The Planning Method Statement required “All fuelling and oils to be carried out in appropriate areas” and stated this would be “outside top station garage, where all fuelling and proper storage of fuel is to be kept”. The point of this was to prevent an oil spill on the plateau. Natural Retreats and the contractors have ignored the requirement.
Natural Retreats planning application claimed that “A site cordon for access will be established to control vehicle movement and prevent damage to vegetation” and required the “Contractor to park up any machinery on existing track”. Again, this is clearly not happening.
These and other breaches of planning permission have been reported to Highland Council, who have at least visited the site, but so far no other action has been taken. Both Highland Council and Cairngorms National Park Authority appear to be in a complete state of paralysis when it comes to using their enforcement powers.
“Empowering planning to deliver great places” is the title of the Scottish Government’s independent review of the planning system published earlier this year. It’s quite clear about the need for planning authorities to use their enforcement powers:
Cairngorm is a great mountain, the Cairngorm ski area should be a great place and its time that CNPA and Highland Council recognised that Natural Retreats cannot be trusted to deliver that great place and they need to start exercising a far greater degree of control over what is happening there. If they want advice on this perhaps they should ring Petra Biberbach, who was on the three member panel that produced “Empowering Planning” and is Chair of the Planning Committee at the Loch Lomond and Trossachs National Park Authority. I would hope she agrees that how Natural Retreats is operating is just the sort of thing that brings the planning system into disrepute.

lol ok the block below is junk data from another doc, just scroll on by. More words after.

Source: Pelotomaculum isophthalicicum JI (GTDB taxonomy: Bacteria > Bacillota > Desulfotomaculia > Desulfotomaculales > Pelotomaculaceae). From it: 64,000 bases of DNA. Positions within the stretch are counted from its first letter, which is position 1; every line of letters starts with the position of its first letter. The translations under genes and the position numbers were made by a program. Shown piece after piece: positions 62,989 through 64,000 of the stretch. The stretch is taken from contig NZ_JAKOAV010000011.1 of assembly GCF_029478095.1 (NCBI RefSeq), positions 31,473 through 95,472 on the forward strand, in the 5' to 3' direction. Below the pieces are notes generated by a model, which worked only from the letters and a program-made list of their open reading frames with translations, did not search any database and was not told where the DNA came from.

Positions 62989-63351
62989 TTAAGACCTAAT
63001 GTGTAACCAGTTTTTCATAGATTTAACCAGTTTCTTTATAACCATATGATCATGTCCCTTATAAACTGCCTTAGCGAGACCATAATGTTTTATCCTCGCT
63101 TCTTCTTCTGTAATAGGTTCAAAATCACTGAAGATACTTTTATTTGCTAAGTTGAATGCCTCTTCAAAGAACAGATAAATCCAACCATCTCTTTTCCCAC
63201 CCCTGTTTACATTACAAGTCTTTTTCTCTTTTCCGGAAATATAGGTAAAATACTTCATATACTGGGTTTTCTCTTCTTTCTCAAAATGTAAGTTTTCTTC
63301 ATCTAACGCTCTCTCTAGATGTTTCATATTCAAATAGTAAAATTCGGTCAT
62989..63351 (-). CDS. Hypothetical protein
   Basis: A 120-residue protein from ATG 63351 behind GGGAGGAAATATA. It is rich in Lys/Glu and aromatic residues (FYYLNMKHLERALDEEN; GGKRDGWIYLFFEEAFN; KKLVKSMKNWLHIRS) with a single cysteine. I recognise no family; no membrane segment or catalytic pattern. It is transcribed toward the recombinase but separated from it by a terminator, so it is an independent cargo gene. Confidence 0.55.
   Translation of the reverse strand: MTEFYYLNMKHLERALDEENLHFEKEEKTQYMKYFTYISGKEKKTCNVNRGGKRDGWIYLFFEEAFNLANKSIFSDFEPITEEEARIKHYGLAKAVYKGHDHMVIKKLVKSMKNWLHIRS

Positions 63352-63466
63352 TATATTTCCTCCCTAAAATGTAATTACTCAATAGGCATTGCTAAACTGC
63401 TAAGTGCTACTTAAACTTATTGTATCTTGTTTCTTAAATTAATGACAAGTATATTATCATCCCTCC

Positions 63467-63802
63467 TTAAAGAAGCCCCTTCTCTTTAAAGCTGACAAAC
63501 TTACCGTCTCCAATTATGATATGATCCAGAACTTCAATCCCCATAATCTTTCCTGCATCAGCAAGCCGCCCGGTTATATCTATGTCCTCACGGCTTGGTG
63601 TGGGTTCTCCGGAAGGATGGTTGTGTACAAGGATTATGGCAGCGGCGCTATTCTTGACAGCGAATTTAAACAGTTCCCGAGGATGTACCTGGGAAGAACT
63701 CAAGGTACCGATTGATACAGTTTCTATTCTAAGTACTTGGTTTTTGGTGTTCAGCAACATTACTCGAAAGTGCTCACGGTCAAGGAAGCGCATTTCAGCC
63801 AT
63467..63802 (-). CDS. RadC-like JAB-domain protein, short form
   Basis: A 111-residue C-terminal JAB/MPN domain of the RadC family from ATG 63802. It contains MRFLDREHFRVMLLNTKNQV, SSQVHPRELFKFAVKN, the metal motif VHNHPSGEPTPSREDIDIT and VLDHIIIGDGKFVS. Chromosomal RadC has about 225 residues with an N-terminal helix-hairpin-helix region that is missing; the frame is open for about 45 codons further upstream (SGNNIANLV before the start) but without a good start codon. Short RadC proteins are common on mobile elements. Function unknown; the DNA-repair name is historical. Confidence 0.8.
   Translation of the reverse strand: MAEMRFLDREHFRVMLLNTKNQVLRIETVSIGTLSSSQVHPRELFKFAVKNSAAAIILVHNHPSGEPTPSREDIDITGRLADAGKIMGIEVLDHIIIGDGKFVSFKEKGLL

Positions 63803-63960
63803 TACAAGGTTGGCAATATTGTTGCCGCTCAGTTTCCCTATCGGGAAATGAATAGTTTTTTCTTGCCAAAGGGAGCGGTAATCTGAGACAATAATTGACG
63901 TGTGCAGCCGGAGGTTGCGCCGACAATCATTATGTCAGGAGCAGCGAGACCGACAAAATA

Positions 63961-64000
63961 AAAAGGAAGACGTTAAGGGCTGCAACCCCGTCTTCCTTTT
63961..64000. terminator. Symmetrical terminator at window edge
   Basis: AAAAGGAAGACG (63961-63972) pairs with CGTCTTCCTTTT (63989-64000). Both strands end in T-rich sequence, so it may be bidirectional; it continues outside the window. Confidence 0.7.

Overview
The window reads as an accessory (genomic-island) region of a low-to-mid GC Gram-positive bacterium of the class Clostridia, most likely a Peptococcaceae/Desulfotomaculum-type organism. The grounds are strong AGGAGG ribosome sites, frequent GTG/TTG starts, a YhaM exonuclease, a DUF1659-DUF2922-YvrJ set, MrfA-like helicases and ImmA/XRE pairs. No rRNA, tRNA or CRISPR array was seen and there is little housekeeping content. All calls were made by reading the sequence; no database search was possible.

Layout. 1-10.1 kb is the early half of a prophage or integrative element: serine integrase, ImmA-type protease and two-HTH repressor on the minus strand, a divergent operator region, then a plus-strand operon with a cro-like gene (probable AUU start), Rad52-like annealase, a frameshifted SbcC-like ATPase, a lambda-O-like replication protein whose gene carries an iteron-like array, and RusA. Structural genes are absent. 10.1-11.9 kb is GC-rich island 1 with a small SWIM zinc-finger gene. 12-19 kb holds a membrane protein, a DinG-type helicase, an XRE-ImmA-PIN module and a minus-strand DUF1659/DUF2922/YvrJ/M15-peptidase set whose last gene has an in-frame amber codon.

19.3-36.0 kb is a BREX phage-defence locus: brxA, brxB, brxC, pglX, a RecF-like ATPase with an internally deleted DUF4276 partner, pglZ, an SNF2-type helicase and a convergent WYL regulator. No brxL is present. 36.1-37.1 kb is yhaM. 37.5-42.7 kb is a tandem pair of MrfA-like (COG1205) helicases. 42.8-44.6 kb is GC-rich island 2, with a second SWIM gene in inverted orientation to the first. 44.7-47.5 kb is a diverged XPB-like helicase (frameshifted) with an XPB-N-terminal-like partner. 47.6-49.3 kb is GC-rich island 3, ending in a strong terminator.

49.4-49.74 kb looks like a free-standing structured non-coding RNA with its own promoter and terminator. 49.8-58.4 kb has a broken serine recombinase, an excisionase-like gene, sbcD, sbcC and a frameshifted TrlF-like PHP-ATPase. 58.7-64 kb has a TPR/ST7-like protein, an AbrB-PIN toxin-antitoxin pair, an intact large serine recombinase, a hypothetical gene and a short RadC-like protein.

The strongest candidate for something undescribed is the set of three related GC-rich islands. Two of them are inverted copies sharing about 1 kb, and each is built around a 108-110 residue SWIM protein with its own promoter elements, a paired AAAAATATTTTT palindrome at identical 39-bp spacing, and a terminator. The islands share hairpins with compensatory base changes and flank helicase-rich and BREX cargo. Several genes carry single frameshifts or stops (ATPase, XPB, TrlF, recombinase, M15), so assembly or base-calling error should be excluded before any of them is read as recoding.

Planning Authorities though also need to ensure the right specfications are agreed in the first place. The Ptarmigan area has been overrun with vehicles during the works on the West Wall poma. This presents a real contrast to the days when vehicle access to the hill was closely controlled and the access track to the top station was still called the “emergency access track”.
The last Estate Management Plan also provided for “An annual tour of inspection of the Ski Area will take place in May to which SNH and other interested parties will be invited. Works requiring restoration will be reported to Cairngorm Mountain Limited and others, as appropriate, for action.” The planning authorities don’t need to re-invent the wheel, they simply need to say that they expect Natural Retreats to abide by former environmental standards and then enforce these.